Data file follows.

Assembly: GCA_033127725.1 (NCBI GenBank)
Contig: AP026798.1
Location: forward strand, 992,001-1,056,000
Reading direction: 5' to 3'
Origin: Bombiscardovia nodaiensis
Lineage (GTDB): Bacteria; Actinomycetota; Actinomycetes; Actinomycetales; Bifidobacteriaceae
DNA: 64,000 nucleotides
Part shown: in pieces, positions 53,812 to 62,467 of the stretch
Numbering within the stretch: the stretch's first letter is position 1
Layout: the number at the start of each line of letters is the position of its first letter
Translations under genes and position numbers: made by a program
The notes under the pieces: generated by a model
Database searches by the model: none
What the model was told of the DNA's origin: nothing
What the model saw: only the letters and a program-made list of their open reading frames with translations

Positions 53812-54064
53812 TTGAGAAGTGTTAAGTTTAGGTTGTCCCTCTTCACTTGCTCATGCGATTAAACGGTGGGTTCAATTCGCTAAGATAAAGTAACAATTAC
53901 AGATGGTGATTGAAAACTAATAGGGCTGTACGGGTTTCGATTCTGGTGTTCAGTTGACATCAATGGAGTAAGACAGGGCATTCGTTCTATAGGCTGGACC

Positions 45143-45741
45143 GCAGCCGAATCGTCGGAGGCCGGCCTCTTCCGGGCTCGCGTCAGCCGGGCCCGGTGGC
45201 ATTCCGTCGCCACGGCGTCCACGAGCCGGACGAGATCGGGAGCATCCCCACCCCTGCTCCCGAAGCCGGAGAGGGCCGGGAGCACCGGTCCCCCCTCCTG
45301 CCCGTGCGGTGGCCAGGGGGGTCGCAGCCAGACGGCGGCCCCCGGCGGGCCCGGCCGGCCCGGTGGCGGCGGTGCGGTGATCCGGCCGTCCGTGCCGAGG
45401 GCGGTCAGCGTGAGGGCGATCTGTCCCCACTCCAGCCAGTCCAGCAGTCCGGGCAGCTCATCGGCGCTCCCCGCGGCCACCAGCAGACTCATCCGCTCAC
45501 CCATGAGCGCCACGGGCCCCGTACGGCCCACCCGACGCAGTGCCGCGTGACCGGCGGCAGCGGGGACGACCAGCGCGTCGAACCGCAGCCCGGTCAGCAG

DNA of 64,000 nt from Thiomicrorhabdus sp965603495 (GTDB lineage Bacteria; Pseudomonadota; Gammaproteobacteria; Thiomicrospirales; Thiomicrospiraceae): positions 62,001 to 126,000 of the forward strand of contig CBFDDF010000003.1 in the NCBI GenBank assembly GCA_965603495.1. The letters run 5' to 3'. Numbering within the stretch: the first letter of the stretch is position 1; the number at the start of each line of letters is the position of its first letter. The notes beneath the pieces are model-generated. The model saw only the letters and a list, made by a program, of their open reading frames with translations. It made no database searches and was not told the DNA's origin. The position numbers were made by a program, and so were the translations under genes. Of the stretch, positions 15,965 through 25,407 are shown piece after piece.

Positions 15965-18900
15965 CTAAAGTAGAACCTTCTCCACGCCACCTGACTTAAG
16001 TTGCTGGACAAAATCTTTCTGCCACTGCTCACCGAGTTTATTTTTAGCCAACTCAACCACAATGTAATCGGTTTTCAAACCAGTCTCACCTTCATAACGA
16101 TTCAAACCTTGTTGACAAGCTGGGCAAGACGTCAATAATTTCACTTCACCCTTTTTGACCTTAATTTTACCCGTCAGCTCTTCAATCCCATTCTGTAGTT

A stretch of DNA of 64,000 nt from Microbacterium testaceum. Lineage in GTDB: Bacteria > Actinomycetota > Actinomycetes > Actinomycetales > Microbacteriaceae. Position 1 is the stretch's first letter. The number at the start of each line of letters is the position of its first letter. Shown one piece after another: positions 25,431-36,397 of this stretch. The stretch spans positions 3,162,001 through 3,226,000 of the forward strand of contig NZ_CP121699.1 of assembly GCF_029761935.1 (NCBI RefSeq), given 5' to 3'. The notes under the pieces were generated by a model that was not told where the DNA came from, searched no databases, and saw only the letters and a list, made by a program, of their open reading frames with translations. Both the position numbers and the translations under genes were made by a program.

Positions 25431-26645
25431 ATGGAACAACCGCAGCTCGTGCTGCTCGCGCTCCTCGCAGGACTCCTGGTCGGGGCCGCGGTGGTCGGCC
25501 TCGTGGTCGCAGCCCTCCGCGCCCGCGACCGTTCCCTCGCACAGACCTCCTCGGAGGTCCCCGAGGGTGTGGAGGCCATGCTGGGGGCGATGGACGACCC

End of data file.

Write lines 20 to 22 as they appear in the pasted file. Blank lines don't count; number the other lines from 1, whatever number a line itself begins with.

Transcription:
45143 GCAGCCGAATCGTCGGAGGCCGGCCTCTTCCGGGCTCGCGTCAGCCGGGCCCGGTGGC
45201 ATTCCGTCGCCACGGCGTCCACGAGCCGGACGAGATCGGGAGCATCCCCACCCCTGCTCCCGAAGCCGGAGAGGGCCGGGAGCACCGGTCCCCCCTCCTG
45301 CCCGTGCGGTGGCCAGGGGGGTCGCAGCCAGACGGCGGCCCCCGGCGGGCCCGGCCGGCCCGGTGGCGGCGGTGCGGTGATCCGGCCGTCCGTGCCGAGG